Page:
The Genesis creation story may seem to be all about God getting rid of disorder and turning it into order, but that’s not how a physicist sees it. In her lecture at the Christians in Science conference in Oxford a few weeks ago, Dr Rhoda Hawkins explained why.
Hawkins studies how unpredictable events on a microscopic scale can produce something very predictable and useful on a larger scale. For example, zooming out from an image of white noise produces a fairly even grey colour, or the random movement of gas particles can produce an overall temperature. So while in everyday language the word ‘random’ often means ‘purposeless’, in science it just means that something is unpredictable – and that unpredictability can be put to good use.
In a closed or isolated system things always gets more disordered overall (this is the second law of thermodynamics). That doesn’t sound like good news for the universe, but order can actually increase in one area within that system if the conditions are right. For example, living things keep order by taking in energy in the form of food, which allows them to grow and develop in the right directions. In Rhoda’s own work she looks at how cells can channel the disordered movement of certain molecules to make them form long filaments that act like a skeleton to move it around.
So although it’s impossible to predict each individual event in a randomly moving group of molecules, it can be relatively easy to predict the overall outcome. A cell’s inner filaments might be pointing in all sorts of directions, but together they can help the cell to move along in one direction. A molecule vibrates at random, but that movement enables a chemical reaction to happen. Without the initial disordered movement, nothing would happen because the channelling forces of the cell would have nothing to work with.For physicists “chaos is the womb of order” , and this can also be seen in the Biblical creation stories. In Genesis 1:1 the earth is described as ‘formless and empty’, before God began to create order. In Job chapter 38, God creates order by fixing limits on the sea. Another physicist has pointed out that in these passages, “chaotic energy is not denied but channeled” . Without disorder to begin with, perhaps these things couldn’t have been created in the first place.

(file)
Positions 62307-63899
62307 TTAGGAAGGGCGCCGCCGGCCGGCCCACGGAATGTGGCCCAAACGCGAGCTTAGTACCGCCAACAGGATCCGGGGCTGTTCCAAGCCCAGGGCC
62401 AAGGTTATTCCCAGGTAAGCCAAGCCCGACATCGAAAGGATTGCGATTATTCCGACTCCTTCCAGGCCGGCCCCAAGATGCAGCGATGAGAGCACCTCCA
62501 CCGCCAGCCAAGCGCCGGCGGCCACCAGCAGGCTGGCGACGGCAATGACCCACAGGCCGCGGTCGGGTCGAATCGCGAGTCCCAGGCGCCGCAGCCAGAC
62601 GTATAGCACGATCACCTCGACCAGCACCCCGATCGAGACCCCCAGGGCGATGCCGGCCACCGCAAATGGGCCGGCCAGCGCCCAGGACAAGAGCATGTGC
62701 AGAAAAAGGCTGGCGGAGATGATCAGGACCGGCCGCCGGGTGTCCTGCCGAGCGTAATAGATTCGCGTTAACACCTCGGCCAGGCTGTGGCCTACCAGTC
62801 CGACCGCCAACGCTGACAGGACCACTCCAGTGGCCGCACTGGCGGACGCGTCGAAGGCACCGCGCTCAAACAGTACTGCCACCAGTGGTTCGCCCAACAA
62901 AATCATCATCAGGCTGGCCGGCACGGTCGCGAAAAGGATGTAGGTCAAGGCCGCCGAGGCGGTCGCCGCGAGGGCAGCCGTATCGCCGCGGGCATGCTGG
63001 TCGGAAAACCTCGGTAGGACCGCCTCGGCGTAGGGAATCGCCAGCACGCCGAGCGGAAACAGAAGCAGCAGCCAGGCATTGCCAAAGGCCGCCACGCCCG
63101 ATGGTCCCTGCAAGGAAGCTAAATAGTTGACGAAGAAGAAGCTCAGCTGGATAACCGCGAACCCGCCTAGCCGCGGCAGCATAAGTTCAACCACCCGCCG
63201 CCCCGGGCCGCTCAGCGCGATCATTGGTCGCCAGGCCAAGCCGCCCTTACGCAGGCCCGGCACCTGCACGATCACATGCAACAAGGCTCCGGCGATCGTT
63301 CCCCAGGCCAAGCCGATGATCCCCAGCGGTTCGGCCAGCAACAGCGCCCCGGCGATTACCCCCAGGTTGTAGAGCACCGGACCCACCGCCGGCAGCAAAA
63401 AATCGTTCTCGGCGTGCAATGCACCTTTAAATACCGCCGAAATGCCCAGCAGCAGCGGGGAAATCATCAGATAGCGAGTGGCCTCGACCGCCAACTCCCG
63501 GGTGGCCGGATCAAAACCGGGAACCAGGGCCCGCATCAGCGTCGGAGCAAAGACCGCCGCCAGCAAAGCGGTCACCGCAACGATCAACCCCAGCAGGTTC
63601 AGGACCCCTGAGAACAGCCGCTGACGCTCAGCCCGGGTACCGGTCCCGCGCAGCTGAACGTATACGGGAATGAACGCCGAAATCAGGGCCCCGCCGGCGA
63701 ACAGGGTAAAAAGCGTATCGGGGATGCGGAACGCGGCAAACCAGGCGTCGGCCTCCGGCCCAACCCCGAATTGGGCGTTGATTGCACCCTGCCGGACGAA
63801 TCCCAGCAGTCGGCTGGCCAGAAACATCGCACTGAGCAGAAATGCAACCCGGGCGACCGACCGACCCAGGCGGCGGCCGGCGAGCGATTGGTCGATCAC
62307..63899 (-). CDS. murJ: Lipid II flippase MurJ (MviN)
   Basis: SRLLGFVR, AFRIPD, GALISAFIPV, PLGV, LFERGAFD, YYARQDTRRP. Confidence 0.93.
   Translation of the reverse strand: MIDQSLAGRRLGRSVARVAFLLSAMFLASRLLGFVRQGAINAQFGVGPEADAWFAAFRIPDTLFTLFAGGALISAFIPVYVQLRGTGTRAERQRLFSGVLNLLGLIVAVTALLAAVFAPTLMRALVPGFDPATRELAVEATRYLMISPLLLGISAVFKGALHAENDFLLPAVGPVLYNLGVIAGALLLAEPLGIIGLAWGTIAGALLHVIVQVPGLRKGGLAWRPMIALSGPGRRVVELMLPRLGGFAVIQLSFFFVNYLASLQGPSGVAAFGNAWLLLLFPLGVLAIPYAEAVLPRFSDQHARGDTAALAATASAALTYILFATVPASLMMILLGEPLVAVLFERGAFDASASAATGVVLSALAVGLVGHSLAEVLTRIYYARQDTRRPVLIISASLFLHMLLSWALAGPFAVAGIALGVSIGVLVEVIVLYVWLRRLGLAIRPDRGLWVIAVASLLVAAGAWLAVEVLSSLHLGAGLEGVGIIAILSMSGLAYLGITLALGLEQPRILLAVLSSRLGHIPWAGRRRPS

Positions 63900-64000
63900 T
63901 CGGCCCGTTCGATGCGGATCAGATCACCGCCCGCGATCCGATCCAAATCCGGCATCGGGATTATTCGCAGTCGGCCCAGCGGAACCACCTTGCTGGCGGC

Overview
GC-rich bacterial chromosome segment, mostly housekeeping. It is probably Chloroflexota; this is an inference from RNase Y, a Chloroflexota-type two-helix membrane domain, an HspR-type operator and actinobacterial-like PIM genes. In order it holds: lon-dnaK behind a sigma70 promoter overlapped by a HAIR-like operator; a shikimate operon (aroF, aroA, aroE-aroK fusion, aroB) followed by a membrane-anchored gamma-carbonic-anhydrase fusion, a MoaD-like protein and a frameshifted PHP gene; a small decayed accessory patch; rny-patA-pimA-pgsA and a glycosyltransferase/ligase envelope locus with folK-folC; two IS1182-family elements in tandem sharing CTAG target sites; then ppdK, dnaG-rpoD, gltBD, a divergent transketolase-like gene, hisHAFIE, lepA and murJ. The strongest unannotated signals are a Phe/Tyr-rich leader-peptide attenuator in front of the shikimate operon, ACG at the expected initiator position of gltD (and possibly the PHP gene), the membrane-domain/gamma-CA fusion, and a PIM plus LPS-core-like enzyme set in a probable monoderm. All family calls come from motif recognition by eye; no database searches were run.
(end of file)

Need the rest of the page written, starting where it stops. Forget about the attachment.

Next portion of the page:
With this view of the world, Rhoda finds that she resonates well with the idea that God may not know the outcome of every single tiny event in the world in advance. There might be an overall purpose, but the individual details of how that purpose is achieved may not be determined. She also accepts that God might be able to see overall order in events where we may be stuck in the details and seeing only disorder. We may want ordered answers, and what seems like a fair outcome of events, but that does not always happen. Of course there is a negative sort of disorder, as we see when genetic mutations cause cancer, and this could be compared to the sin that ruins God’s order for the world and cost Jesus his life.
Overall, the relationship between order and disorder here seems to be something of a paradox. Something that seems random may actually be heading in a fruitful direction. Seemingly purposeless activity on a small scale may be achieving something very purposeful. Westerners sometimes find this difficult, but the Hebrew worldview was apparently far more comfortable with it and often puts things together that seem to be opposites: God is three persons but also one, Jesus is both God and man, when I am weak then I am strong. Perhaps, said Rhoda, to understand these things we need to tap into the Chinese philosophies where opposing forces are connected? In the end, order can produce patterns that are incredibly beautiful. This beauty leads many scientists to wonder, and for physicists like Rhoda they can also lead to worship of the one who is ultimately responsible for them.
Author: Ruth Bancewicz
 Alister McGrath, Biology and Natural Theology, lecture in Biology & Belief, Faraday short course no. 34 (Feb 2016).
 Tom McLeish, Faith and Wisdom in Science (Oxford University Press, 2014)